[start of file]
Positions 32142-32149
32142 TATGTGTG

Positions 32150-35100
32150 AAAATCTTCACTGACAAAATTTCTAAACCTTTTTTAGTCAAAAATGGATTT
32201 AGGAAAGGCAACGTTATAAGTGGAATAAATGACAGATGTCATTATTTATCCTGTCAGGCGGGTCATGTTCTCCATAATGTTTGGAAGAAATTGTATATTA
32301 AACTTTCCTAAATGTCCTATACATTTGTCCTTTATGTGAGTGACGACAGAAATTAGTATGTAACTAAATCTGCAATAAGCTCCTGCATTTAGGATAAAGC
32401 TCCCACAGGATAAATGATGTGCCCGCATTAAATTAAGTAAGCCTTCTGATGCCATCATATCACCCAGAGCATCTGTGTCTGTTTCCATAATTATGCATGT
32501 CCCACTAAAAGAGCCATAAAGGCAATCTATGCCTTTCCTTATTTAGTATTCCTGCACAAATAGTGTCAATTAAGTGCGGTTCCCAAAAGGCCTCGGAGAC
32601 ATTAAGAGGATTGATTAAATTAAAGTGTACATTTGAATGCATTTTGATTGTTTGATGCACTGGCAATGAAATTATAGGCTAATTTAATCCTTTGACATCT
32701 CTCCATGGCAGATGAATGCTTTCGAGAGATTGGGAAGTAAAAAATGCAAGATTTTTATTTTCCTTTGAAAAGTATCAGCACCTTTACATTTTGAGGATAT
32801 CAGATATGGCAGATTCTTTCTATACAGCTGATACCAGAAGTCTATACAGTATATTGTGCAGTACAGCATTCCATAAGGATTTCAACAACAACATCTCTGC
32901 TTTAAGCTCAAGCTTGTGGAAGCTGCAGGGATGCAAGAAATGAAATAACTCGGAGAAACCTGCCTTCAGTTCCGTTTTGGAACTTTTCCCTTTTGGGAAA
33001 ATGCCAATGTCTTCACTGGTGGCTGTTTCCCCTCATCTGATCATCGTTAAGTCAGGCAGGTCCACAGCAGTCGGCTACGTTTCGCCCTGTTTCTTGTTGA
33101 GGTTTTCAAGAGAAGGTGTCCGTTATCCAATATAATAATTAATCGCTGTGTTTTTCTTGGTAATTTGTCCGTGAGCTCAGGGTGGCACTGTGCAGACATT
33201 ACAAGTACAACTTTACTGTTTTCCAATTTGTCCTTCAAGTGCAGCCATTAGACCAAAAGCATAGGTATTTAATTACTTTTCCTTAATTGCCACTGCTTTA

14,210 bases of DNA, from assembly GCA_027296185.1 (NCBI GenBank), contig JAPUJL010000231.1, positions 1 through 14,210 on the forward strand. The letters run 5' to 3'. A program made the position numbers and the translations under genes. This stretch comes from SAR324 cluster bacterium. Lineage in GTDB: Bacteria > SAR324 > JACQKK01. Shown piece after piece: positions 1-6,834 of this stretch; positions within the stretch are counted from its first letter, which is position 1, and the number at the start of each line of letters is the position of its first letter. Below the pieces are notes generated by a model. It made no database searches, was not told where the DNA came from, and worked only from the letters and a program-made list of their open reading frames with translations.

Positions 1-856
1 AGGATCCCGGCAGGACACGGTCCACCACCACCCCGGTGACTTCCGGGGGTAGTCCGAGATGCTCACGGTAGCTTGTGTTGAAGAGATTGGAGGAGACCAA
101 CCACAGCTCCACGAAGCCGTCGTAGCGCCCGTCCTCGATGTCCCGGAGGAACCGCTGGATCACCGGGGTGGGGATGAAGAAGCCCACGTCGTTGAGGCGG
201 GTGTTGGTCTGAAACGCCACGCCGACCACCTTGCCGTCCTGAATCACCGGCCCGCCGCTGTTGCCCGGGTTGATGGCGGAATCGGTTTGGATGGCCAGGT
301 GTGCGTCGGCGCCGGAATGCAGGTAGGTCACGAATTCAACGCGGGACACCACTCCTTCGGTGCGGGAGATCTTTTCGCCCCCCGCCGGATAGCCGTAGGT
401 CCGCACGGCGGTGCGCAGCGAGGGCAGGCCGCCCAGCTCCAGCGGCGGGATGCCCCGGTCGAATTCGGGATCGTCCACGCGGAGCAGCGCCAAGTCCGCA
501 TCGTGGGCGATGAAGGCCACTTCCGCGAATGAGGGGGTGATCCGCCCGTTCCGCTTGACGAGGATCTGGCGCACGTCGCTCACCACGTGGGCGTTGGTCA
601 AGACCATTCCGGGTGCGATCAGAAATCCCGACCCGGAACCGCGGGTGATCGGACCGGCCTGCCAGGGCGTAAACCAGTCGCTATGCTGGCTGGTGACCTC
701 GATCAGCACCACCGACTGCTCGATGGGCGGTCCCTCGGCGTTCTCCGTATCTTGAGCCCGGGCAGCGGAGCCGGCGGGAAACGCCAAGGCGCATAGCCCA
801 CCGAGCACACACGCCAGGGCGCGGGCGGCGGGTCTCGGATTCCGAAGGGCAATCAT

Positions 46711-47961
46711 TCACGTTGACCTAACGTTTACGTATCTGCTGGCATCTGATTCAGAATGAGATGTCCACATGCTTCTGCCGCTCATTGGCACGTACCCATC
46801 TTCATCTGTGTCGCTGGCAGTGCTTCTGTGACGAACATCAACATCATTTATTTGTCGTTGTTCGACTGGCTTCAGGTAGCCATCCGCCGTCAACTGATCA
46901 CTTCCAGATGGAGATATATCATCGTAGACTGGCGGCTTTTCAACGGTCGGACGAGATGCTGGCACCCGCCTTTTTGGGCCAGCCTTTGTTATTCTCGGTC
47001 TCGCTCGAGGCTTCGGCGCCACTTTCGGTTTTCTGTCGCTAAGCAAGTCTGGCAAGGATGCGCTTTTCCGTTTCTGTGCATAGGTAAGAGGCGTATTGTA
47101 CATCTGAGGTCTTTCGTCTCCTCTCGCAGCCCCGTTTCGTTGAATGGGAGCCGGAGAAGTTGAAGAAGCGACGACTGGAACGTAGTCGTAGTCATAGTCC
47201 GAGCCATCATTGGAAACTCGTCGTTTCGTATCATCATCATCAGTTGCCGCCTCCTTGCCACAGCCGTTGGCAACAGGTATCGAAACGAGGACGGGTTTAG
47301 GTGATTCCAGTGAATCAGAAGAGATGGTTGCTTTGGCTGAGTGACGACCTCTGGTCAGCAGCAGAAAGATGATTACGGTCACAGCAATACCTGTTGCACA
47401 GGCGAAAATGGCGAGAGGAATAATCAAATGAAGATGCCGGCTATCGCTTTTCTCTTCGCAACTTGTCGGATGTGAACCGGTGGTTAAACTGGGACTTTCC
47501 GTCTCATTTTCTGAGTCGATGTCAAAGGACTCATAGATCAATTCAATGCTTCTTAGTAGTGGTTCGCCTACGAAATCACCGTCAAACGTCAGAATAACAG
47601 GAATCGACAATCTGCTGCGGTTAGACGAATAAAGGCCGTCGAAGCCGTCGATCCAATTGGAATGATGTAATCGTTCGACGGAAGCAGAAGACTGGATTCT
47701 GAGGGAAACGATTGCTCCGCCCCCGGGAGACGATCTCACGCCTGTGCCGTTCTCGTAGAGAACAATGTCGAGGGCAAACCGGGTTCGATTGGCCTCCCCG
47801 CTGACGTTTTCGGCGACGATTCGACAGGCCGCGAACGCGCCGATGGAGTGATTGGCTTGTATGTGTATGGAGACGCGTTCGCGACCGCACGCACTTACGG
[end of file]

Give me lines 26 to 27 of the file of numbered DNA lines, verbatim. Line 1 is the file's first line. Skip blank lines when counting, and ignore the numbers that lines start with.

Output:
801 CCGAGCACACACGCCAGGGCGCGGGCGGCGGGTCTCGGATTCCGAAGGGCAATCAT

Positions 46711-47961